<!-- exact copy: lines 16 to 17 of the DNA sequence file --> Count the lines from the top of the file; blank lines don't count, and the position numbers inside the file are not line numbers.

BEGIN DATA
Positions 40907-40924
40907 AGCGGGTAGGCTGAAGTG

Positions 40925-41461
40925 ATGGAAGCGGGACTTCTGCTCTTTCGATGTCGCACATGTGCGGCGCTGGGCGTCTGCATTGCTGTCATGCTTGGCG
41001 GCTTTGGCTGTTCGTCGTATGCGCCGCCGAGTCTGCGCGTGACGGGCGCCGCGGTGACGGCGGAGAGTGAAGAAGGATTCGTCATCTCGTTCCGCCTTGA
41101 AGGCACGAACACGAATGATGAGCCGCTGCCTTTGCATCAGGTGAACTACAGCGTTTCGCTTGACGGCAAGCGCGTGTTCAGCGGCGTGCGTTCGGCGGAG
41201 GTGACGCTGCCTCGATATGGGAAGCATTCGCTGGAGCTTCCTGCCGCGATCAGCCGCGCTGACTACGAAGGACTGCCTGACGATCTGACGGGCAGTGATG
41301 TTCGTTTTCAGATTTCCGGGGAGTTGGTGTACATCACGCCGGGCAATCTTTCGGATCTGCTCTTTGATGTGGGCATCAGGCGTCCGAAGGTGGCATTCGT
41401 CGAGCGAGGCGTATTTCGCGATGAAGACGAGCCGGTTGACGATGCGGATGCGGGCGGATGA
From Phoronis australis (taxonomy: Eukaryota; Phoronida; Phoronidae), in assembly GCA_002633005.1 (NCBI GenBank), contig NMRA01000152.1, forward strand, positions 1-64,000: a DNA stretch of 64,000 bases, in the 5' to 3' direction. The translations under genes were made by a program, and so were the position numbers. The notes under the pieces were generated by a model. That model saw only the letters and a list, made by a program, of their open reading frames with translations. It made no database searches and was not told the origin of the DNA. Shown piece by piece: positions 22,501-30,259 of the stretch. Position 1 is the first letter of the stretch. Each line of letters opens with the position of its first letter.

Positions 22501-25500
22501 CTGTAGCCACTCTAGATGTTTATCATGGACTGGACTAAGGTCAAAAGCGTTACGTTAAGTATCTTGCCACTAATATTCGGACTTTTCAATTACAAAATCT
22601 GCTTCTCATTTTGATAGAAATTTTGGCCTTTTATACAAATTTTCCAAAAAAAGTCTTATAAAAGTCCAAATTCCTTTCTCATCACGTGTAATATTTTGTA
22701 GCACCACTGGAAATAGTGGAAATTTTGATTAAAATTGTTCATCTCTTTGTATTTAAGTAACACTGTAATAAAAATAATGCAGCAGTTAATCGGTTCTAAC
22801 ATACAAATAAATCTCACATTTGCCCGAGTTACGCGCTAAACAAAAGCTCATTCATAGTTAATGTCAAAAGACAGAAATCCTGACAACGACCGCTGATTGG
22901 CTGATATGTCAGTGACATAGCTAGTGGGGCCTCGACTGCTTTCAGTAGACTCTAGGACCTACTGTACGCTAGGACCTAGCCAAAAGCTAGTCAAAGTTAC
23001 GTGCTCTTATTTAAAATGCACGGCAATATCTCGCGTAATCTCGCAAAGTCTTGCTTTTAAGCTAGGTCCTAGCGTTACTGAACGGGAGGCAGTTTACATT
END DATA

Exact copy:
22901 CTGATATGTCAGTGACATAGCTAGTGGGGCCTCGACTGCTTTCAGTAGACTCTAGGACCTACTGTACGCTAGGACCTAGCCAAAAGCTAGTCAAAGTTAC
23001 GTGCTCTTATTTAAAATGCACGGCAATATCTCGCGTAATCTCGCAAAGTCTTGCTTTTAAGCTAGGTCCTAGCGTTACTGAACGGGAGGCAGTTTACATT